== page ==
Initial Maintenance
Initial maintenance for marble, limestone and travertine floor coverings will vary slightly depending on the level of gloss the customer is expecting. Marble floor coverings are usually honed to a matte finish or polished to a high gloss. On occasion you might find a floor that has a thermal cut finish, but these are not common. Tiles are usually honed or polished at the quarry and are shipped ready for installation. If the tiles were installed correctly, dust mopping and wet mopping to clean up the installation soiling may be all that is necessary. If the stone is to be polished onsite, a specialist of the construction contractor will generally do it.

After the initial cleaning maintenance, a penetrating seal or impregnator may be applied to the floor surface to reduce the penetration of water, oil and other liquid spills. Once this is accomplished the floor is ready for the specified maintenance.

Initial maintenance may also include the use of a powder polish and the polishing service procedure to aid in protection and gloss. In other situations, the crystallization service procedure may be used to protect and enhance the appearance. Many times the customer may have the contractor apply aqueous, or water-based, coatings on the floor, even though this is not a recommended maintenance method for stone-type floors.

Daily/Routine Maintenance
As with all hard floor surfaces, daily/routine sweeping or dust mopping of the floor keeps dust and grit from accumulating. The frequency of the dry-service procedure will fluctuate, depending on the assessment criteria. Environment and traffic conditions within the facility dictate the frequency of the service. In some situations, multiple repetitions of the dry-service procedure throughout the day may be required.

Marble, limestone and travertine floors should be wet mopped with neutral detergent or approved stone-maintenance cleaners on a daily/routine basis. Manufacturer dilution ratios should be used accordingly. The classification of the mopping procedure will be determined by the type and amount of soil to be removed. Of course, all liquid spills should be spot mopped up as they occur.

For light to moderate traffic, remove superficial soil using the damp-mopping service procedure. Moderately soiled floors can be cleaned using the wet-mopping service procedure. When the floors become heavily soiled, the aggressive mopping service procedure will be in order. Strategically scheduling the different mopping service procedures has the potential of extending the periodic cleaning schedule.

Periodic Maintenance
In many situations it may be necessary to machine-scrub the floor on a periodic basis. When the mopping procedures no longer produce the results desired, machine scrubbing may be the option. Generally, the light-scrubbing service procedure will remove most soils; however, the medium-scrubbing service procedure may be required for more stubborn soils. Most synthetic pads are safe to use on stone floors, with the exception of high-productivity pads and stripping pads; choose the softest pad that will perform the service you desire.

There will be times when a stone floor may have been sealed or finished. If the stone floor is using an aqueous chemical-coating system, the machine-scrubbing service procedures may be required periodically. The classification of the scrubbing service procedure to be scheduled will be dictated by the areas soil conditions. Always rinse the floor well after any periodic cleaning to remove any detergent or alkali residue. Additional coats of floor finish may need to be applied after the cleaning.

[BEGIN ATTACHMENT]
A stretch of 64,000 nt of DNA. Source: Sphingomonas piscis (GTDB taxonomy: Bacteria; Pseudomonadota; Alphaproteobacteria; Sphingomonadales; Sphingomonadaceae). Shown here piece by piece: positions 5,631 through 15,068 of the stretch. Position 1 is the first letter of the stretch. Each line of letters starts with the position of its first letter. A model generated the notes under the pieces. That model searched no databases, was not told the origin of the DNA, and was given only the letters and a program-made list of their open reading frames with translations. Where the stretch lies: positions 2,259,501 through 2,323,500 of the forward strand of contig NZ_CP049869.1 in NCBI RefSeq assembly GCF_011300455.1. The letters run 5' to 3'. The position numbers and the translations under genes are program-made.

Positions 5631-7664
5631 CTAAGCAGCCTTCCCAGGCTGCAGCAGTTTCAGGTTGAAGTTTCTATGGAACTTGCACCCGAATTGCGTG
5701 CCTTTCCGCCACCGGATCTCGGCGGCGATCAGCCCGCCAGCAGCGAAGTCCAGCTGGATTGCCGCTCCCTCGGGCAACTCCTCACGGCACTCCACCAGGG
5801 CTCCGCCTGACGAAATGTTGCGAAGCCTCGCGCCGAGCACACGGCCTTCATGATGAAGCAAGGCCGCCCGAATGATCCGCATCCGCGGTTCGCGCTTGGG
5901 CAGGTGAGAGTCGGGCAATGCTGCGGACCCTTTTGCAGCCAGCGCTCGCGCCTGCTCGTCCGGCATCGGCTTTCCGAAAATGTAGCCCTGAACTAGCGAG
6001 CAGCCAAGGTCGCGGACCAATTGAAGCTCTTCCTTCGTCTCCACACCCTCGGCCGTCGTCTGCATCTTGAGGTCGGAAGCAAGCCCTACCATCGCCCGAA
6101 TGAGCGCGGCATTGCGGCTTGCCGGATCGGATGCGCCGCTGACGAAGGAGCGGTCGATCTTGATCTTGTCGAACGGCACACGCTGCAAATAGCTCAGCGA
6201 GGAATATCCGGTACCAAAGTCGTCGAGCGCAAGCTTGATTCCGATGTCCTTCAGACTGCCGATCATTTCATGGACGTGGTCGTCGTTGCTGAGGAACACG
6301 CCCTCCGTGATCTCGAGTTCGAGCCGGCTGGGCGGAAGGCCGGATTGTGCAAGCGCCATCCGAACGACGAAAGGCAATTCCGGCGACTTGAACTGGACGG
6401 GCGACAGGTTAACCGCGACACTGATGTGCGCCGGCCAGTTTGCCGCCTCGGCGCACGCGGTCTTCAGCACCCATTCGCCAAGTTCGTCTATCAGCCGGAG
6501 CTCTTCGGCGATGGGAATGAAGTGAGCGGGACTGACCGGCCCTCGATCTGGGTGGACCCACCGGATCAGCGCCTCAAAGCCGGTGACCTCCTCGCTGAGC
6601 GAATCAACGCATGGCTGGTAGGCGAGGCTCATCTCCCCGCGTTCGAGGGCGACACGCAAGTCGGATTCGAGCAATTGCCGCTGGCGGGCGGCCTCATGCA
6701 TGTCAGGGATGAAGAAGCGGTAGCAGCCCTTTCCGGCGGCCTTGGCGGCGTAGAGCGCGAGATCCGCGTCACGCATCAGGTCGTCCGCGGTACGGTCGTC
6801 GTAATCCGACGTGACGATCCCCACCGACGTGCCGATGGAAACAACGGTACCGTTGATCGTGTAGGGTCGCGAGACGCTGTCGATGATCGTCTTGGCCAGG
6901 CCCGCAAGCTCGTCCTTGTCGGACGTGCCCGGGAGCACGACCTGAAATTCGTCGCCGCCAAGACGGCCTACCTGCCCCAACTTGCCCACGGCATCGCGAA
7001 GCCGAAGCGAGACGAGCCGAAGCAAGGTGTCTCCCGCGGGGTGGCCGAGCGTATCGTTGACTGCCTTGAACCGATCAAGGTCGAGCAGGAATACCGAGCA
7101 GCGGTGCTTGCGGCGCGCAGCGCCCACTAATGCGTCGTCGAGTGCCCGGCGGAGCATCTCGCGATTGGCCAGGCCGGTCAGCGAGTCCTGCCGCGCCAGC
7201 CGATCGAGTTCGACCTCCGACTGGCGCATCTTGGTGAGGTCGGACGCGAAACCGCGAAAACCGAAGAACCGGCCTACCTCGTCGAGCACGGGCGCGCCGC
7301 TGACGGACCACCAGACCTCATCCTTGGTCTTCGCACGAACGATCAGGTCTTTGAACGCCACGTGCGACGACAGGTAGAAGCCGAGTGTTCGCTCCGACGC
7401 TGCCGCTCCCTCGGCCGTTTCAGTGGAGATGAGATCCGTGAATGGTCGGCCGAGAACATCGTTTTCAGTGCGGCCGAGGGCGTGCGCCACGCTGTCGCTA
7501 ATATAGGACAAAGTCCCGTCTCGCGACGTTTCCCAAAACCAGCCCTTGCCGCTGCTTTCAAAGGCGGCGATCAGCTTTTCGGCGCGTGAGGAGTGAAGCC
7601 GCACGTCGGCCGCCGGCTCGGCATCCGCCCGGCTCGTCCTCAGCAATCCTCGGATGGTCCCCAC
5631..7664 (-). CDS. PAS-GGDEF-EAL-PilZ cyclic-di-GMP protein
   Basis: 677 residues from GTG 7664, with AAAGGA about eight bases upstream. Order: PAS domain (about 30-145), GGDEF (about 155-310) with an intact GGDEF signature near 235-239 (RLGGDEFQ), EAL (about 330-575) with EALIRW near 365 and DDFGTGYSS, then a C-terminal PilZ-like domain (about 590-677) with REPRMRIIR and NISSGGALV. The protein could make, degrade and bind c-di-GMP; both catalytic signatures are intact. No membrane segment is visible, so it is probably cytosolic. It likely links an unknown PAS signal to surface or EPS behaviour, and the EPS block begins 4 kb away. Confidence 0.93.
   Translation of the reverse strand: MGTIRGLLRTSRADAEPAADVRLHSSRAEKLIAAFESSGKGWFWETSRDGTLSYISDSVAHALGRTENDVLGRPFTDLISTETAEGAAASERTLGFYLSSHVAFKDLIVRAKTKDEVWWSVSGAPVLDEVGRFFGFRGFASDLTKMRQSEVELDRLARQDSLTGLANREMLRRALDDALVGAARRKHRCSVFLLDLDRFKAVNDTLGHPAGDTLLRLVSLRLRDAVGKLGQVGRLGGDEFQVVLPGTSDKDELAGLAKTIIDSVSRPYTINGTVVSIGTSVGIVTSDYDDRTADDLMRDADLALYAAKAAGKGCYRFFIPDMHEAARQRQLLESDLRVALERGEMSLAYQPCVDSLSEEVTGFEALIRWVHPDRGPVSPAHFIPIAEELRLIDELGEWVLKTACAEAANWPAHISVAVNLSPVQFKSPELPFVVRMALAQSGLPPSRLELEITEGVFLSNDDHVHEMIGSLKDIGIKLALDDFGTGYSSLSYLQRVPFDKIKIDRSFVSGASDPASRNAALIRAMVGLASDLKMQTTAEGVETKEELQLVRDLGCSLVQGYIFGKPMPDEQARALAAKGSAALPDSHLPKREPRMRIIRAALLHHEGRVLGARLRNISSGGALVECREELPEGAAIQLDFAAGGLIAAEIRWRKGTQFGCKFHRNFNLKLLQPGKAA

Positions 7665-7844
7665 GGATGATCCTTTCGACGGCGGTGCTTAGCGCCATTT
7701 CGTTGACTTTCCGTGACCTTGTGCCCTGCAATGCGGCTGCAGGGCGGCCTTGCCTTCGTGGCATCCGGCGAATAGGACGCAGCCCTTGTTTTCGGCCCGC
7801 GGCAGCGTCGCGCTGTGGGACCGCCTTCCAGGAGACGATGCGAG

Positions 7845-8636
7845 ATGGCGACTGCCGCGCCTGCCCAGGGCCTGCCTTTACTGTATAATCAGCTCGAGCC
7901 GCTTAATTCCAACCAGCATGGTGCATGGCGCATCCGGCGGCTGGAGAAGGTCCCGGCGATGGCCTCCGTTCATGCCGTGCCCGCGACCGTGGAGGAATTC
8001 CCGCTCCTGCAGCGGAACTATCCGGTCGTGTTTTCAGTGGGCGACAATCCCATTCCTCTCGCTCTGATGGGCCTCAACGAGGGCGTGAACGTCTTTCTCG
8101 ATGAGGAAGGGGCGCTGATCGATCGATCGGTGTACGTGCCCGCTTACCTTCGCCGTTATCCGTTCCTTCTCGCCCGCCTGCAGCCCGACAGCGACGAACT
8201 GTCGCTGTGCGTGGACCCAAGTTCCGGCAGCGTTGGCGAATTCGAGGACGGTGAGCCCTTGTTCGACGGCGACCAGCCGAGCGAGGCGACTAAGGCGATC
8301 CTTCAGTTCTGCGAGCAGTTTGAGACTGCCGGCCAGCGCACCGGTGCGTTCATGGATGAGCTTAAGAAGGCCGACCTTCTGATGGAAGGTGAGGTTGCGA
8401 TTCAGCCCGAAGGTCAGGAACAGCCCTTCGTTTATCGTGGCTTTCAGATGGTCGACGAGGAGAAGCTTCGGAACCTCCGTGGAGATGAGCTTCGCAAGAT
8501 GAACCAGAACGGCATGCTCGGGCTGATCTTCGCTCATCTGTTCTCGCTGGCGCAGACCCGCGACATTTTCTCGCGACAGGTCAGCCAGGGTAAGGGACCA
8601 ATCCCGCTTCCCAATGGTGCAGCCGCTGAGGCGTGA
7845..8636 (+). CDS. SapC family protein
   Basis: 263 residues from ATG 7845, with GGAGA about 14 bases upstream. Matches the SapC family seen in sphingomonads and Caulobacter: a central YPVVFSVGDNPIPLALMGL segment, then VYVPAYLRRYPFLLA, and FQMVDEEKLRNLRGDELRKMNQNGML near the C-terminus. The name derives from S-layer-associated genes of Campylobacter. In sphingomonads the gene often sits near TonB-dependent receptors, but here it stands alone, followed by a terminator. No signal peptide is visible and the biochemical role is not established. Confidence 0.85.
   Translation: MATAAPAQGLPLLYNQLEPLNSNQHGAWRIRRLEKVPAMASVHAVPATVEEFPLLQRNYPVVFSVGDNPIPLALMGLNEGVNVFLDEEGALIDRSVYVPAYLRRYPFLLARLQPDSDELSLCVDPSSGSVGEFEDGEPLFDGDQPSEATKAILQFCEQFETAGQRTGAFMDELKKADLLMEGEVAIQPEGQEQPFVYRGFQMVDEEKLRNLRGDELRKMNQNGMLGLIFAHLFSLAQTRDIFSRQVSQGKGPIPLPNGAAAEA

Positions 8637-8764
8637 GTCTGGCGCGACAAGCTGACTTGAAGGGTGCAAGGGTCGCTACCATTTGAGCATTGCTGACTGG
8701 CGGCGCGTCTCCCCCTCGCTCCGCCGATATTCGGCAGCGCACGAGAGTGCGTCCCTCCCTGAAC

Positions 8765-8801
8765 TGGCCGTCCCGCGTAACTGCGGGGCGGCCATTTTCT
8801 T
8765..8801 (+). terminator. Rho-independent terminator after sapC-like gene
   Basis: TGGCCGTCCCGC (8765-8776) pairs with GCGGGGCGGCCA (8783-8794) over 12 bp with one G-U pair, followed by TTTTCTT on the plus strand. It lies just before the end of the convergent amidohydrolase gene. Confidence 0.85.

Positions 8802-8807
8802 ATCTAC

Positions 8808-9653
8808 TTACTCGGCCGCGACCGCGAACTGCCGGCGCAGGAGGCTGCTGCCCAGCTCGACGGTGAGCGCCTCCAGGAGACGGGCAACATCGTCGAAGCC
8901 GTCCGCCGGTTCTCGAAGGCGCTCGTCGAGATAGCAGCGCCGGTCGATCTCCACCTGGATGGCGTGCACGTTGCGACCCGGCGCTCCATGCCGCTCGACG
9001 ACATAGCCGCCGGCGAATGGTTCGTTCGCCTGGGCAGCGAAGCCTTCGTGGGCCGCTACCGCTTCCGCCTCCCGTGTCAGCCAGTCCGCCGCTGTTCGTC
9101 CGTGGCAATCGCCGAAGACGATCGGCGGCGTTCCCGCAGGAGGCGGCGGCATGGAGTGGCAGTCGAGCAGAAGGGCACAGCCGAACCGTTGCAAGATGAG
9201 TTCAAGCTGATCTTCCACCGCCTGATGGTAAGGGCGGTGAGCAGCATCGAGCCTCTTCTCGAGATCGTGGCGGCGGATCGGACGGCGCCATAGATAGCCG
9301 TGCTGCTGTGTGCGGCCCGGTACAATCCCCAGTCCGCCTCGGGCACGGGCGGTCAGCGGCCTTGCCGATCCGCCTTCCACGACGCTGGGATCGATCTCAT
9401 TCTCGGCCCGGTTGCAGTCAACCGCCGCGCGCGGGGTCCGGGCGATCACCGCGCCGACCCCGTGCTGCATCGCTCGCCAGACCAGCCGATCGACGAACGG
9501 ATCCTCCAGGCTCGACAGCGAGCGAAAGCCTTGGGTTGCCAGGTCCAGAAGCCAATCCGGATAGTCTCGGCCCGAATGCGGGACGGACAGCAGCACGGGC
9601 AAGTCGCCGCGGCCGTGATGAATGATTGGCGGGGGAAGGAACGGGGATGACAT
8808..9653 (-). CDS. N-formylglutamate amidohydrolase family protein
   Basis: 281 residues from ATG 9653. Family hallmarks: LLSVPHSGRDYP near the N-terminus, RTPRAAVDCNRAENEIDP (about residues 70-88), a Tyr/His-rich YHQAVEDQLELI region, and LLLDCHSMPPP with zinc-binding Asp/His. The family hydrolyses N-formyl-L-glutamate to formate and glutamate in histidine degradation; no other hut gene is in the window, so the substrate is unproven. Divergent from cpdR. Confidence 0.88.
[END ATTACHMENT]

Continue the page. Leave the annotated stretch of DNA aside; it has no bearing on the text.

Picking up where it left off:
Polishing of the floor will be required on a periodic basis. The method of polishing will vary depending on the maintenance system selected for the floor. Diamond abrasives, crystallization and powder polishing are the generally accepted methods for maintaining marble. These are three very distinct systems that require training and certification to ensure optimum results.

Salvage/Restorative Maintenance
Salvage/restorative maintenance for stone floors will incorporate the use of diamond abrasives. The types of diamonds required will be determined by the type of stone to be honed or polished. Diamond disks have abrasives that span grit sizes of 60 (very coarse) to 3,500 (very fine). The level of gloss desired will dictate the diamond abrasives required.

The salvage/restorative operation may require several levels of abrasives to be used to attain the desired gloss level. In addition to diamond abrasives, powder polish or crystallization applications may be applied after the diamond polishing. The salvage/restorative operation using diamond abrasives will last approximately five to seven years, depending on the maintenance program.

Again, if the stone floor has aqueous floor-coating chemicals on it, they will have to be removed using the stripping and refinishing service procedure. When coatings are used on stone floors, the surface of the stone will be scratched in the process of removing the old seal and finish. This is normal; the scratches will be covered when new coats are applied. If, however, the customer would like to switch to penetrating seals, crystallization procedures, powder polishes or creams, it will be necessary to utilize diamond abrasives first to remove the scratches.

The frequency of performing the stripping and refinishing service procedure will depend on the chemical coating and environmental conditions the floor is subjected to. Most strip-and-refinish situations on stone floors can last one to two years, and in some situations, even longer.